There are a few debates in the chicken world. To use medicated chick starter or not is one of them. As with most things hotly debated around the subject of chickens, it’s largely a matter of personal choice. You can decide. But which is the better way? Here’s a closer to look at both sides of the issue to help you make an informed decision.
What is Medicated Chick Starter?
It’s helpful to understand what exactly the ‘medicated’ part of medicated chick starter is all about.
- It is chick feed that has an added low dose of Amprolium.
- Amprolium isn’t an antibiotic.
- Amprolium helps inhibit the protozoa that causes Coccidiosis (which is an intestinal parasite found pretty much everywhere).
- It only helps protect against Coccidiosis (which is one of the major causes of death among chicks), but not any other disease or infection common to chicks. And by HELPING, I mean, help. Not prevent. (Remember, it’s not an antibiotic.)
- Medicated chick starter works by helping to ward off the Coccidiosis bacteria while the babies grow stronger immunity to it (yet it allows some into the system so that they can build up resistance against it).
- It inhibits the absorption of thiamine (B1) in the chick’s system.
- Medicated chick starter won’t work unless there chicks have access to Coccidiosis bacteria (ie from the dirt).
Why to USE Medicated Chick Starter
- It helps protect chicks from Coccidiosis, which is a major killer among chicks. And the bacteria is pretty much everywhere so there’s no escaping it.
- Ease of use. Natural alternatives require more steps and higher level of experience.
- If you’ve ever had an outbreak of Coccidiosis, your chicks will be extra susceptible.
Why to AVOID Medicated Chick Starter
- It inhibits the absorption of B1, which is essential to the growth of a healthy chicken. Some argue that the inhibition is so minor, no damage is done, others argue that it contributes to things like ‘splay leg’ (a musculoskeletal condition that causes the chicks legs to splay apart and keep her from standing upright).
- If the chick has been inoculated against Coccidiosis, the medicated feed won’t add any extra protection.
- Coccidiosis is not generally a problem if you’re chicks were hatched by one of your hens and are out in the coop already.
- If you want to go ‘all natural’, you might choose other options.
Why to USE Non-Medicated Chick Starter
- If the chick has already been given a vaccination for Coccidiosis.
- If you want to use natural alternatives.
- To allow the chicks to get all the B1 they need.
Why to Avoid Non-Medicated Chick Starter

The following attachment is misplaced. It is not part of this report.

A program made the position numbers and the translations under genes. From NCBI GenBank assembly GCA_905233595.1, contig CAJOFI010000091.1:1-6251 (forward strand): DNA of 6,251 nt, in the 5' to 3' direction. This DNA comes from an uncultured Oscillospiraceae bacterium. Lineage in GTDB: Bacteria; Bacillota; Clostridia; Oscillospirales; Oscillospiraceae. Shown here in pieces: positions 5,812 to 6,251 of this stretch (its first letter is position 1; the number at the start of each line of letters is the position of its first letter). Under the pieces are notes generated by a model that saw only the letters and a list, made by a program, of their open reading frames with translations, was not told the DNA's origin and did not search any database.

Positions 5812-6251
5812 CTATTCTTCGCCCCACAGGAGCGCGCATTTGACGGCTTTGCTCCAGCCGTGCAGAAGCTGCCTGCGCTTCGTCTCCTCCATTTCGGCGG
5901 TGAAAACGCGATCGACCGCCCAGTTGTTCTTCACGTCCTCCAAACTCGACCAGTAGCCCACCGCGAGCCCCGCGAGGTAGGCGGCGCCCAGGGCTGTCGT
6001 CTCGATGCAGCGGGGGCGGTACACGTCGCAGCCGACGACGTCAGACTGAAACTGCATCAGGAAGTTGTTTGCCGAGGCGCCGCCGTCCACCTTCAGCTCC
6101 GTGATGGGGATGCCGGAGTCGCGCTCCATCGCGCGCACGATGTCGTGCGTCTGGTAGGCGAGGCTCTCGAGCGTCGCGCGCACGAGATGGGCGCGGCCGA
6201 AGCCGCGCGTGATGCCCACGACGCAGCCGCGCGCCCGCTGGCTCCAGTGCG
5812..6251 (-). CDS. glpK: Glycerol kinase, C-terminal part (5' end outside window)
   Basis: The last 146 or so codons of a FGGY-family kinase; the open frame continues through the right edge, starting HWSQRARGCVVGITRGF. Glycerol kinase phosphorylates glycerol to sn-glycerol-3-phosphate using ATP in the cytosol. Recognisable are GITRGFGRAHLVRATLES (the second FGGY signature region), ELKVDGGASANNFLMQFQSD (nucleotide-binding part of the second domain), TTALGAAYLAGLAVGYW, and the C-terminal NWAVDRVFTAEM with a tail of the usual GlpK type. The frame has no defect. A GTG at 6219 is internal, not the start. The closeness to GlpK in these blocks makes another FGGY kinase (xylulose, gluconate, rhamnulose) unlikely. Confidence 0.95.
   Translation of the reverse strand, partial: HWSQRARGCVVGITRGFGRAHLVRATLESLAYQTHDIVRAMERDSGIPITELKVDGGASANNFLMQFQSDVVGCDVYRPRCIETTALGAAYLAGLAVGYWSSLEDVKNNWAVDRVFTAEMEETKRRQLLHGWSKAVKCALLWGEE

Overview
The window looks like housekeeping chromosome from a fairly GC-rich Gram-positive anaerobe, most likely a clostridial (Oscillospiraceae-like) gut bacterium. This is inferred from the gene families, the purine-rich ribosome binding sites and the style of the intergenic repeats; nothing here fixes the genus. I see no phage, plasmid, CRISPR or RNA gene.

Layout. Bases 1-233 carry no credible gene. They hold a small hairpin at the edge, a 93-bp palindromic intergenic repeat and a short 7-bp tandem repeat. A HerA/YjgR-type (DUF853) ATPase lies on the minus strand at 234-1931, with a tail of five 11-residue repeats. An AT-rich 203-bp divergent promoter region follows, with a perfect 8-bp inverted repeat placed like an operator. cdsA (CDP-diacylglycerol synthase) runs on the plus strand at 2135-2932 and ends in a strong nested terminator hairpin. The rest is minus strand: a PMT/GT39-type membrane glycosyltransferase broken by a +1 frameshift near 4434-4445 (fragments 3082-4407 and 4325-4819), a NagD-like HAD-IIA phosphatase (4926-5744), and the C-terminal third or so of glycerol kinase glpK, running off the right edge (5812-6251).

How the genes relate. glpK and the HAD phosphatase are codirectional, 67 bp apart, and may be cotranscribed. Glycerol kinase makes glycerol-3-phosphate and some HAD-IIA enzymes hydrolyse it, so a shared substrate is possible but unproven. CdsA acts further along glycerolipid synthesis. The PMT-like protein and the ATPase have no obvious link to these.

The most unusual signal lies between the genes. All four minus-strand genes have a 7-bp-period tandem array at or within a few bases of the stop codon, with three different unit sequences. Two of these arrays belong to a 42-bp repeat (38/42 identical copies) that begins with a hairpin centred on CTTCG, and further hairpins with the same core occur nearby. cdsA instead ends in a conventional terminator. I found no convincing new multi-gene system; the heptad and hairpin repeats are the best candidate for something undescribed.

- If the chick hasn’t already been vaccinated against Coccidiosis.
- You’re nervous about the potential outcomes of going natural.
- You don’t want to hassle with it natural protocols.
Like I said before, which route you decide is largely a matter of preference. Stick to your guns and know that not everyone will agree with you, regardless of where you land. And that’s okay. Once you land on a choice, it will dictate what you do next.
What to Do if You Use Medicated Chick Starter
If you go the medicated route, you should start the chicks on it when you bring them home. However, remember that until they’ve been down in the dirt, the Amprolium won’t be doing them any good. Some suggest that you take the babies out and expose them to the dirt outdoors. Some say they add a bit of dirt to the brooder, others say they take the chicks outside for exposure. Do whatever works for you.
They should stay on the medicated starter for at least two weeks after they begin to live outside.
If you have other chickens, don’t let them eat the medicated feed. If they do, you shouldn’t eat their eggs.
What to Do if You Want to Go “Natural”
Going the non-medicated route just takes a bit more work.
- Add apple cider vinegar to the chicks water (1 Tablespoon per gallon) and give them tiny amounts of yogurt with live cultures. This will help them with their immunity and digestive health.
- Make sure to keep the brooder clean and dry. The Coccidiosis bacterial loves dirty, wet environments.
- Add tiny amounts of dirt to the brooder to expose the chicks to the bacteria in the dirt.
- Don’t over crowd the birds. Make sure they have plenty of room to move around.
No matter which way you decide to go, know that Coccidiosis is everywhere. Clean habits are a good prevention, regardless of whether you choose to go natural or not. In the end, neither way is a guarantee, but either way will help keep your chicks save and help them grow up healthy and happy.